Then Boaz said, “On the day you buy the field from the hand of Naomi, you must also acquire Ruth the Moabitess, the widow of the deceased, in order to raise up the name of the deceased on his inheritance.”
The kinsman said, “I cannot redeem it for myself, because I would jeopardize my own inheritance. Redeem it for yourself; you may have my right of redemption, for I cannot redeem it.”
— Ruth 4:5-6
Up until this time, the closest relative must have felt very fortunate that Boaz was bringing all this up. It seemed very much to his benefit. But when Boaz brings up the idea of marrying Ruth, this closer relative declines. If the closest kinsman were to have a son by Ruth, it would be required that such a son would belong to Mahlon, the son of Elimelech, and not to himself. That child would be raised up in Elimelech and Mahlon’s name and would return to the recovered portion of the land that had belonged to Elimelech. The closest kinsman felt that such a thing would ruin his own inheritance (Ruth 4:6). In other words, he only cared for what he could gain from his association with Ruth. He did not care for her, even though he was closely related to her.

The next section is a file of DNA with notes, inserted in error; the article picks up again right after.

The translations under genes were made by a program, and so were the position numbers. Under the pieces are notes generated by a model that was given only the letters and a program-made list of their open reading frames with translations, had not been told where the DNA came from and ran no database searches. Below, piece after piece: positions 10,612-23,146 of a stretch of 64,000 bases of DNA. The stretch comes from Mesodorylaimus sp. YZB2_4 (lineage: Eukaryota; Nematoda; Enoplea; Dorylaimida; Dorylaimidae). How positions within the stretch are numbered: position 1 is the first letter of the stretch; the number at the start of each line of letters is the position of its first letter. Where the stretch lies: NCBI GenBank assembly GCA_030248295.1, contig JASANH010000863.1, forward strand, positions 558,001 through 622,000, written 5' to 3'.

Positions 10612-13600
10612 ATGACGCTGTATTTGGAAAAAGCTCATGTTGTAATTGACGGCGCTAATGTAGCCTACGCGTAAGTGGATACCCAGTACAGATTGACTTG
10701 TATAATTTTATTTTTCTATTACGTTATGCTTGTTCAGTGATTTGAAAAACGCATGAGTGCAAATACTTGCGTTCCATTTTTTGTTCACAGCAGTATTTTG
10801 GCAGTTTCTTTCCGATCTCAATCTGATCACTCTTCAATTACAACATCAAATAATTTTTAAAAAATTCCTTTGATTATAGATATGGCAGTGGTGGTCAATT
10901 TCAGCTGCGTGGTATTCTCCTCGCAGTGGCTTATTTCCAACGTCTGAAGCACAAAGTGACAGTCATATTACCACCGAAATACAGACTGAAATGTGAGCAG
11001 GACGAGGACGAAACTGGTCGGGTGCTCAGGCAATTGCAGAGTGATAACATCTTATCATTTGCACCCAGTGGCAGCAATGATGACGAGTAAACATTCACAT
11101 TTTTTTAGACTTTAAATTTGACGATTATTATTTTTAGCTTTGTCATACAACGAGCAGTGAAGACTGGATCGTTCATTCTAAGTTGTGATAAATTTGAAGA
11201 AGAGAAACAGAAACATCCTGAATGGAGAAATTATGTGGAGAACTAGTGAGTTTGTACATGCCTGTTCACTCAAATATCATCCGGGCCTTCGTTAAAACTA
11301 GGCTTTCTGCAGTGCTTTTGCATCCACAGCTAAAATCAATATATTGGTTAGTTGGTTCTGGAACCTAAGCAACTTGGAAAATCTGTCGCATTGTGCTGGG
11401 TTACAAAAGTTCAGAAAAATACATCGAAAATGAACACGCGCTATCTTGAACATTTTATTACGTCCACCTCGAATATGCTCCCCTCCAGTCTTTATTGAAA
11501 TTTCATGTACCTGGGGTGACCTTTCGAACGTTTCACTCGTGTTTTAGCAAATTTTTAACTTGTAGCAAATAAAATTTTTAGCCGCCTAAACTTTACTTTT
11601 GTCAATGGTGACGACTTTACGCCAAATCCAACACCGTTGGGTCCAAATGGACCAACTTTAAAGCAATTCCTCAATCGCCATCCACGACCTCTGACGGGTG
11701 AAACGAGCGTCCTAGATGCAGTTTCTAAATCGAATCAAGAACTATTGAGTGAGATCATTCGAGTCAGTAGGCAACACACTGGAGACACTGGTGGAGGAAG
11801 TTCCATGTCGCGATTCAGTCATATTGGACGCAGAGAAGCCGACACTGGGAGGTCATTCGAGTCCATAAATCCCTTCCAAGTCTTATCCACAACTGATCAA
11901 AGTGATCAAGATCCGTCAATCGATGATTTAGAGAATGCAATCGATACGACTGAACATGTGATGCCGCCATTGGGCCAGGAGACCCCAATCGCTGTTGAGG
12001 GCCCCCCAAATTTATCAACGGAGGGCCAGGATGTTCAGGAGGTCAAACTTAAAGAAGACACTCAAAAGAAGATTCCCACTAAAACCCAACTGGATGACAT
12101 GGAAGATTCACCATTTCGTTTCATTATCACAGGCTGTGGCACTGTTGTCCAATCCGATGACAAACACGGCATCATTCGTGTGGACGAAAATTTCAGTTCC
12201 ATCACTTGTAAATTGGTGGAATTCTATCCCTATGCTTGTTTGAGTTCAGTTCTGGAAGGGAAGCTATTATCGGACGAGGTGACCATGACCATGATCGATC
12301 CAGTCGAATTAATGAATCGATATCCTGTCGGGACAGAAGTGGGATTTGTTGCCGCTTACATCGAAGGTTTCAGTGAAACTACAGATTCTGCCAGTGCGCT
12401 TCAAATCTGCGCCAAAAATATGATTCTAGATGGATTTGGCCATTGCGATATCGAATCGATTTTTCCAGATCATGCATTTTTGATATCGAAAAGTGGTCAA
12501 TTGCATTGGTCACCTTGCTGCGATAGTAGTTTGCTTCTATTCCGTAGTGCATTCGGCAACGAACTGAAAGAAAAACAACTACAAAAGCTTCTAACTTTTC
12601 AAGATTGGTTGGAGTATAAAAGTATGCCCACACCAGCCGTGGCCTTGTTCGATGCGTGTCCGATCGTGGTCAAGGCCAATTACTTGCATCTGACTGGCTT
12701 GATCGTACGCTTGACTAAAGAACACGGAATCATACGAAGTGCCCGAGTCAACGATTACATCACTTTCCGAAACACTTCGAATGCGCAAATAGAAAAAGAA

Adapted from Ruth: Growth Unto Maturity, page 84.
Tomorrow: “Religion Only Uses Us”